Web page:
Bwindi Impenetrable Forest

rwanda-mountain-gorilla3where is Bwindi Located?

Bwindi Impenetrable national park is located in South Western Uganda and occupies 331 sq km. It lies on the edge of the Western Rift valley (Albertine rift) and shared by Kanungu, Kabale and Kisoro districts. The park occupies different vegetation zones but predominantly a tropical rain forest. This is one of the few remaining forests in Africa to have flourished throughout the last Ice Age. Bwindi Impenetrable national park is home to roughly half of the world’s mountain gorillas (326 gorillas). In the World today, it is estimated that there are only 700 remaining mountain gorillas.

What to see in the Bwindi National Park

Apart from the rare mountain gorillas, the park also has over 120 mammalian species including 11 primates, 200 species of butterflies and about 324 different tree species. These primates include the black-and-white colobus, with its lovely flowing white tail, L’Hoest Monkey, Red Tailed monkeys among others. The forest is also rich in birdlife (360 species) with 23 highly localized Albertine Rift endemics being present in the park. Among the notable bird species include the Short-tailed Warbler, Gruer’s Rush Warbler, Bar-tailed Trogon, Yellow-eyed black Fly-catcher, Dusky Crimson Wing, White-tailed Blue Monarch, Wilcock’s Honey-guide, Rusty-faced woodland Warbler Kivu Ground Thrush, among others. These birds cannot be easily cited anywhere in East Africa. Ihimbo hot springs is another tourist attraction, it was discovered by the Bakiga settlers in the 1950s, and the boiling water that bubbled from the spring rapidly acquired national fame for its therapeutic powers. One legend tells of a flat chested girl who bathed there and emerged with an enviably voluptuous bosom, another man who lost his leg in accident and regained it after swimming in the hot water. Because of its popularity, Ihimbo has attracted up to 1000 individuals annually from all around the country.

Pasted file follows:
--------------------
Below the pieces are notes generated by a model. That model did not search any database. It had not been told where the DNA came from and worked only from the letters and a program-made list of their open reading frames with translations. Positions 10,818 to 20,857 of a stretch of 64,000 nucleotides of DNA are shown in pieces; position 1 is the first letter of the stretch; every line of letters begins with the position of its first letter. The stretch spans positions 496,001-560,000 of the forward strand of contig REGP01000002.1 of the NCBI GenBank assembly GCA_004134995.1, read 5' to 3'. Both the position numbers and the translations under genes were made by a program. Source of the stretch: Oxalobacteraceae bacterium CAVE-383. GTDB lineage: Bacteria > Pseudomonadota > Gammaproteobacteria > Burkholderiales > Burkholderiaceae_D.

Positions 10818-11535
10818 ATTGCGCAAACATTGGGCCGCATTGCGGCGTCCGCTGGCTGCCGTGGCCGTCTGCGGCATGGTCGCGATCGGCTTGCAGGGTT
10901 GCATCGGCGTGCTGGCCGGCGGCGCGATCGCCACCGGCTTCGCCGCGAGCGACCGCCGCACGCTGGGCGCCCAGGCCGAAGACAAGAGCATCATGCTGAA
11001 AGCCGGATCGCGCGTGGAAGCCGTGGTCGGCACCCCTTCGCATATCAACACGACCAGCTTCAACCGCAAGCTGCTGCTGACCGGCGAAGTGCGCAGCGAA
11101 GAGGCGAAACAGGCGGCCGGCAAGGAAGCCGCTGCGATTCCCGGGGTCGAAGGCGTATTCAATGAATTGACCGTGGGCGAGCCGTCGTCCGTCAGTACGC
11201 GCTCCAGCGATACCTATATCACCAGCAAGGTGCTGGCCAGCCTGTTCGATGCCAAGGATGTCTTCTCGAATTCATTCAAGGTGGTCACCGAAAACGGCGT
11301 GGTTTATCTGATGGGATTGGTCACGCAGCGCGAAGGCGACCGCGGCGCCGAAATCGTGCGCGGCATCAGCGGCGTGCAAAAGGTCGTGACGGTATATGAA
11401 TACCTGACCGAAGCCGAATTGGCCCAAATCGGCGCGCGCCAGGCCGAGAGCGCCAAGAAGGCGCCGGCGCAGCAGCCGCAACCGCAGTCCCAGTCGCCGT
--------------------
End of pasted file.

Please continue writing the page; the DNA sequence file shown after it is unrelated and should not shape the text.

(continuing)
Visitors to Bwindi Impenetrable forest can also visit Kanungu town to see the church where more than 500 members of the Movement for the Restoration of the Ten Commandments of God (MRTCG) vanished from the fire after being convinced that they were going to heaven through fire. This event occurred on 17th March 2000 and it is one of the massive religious massacre events in the whole world.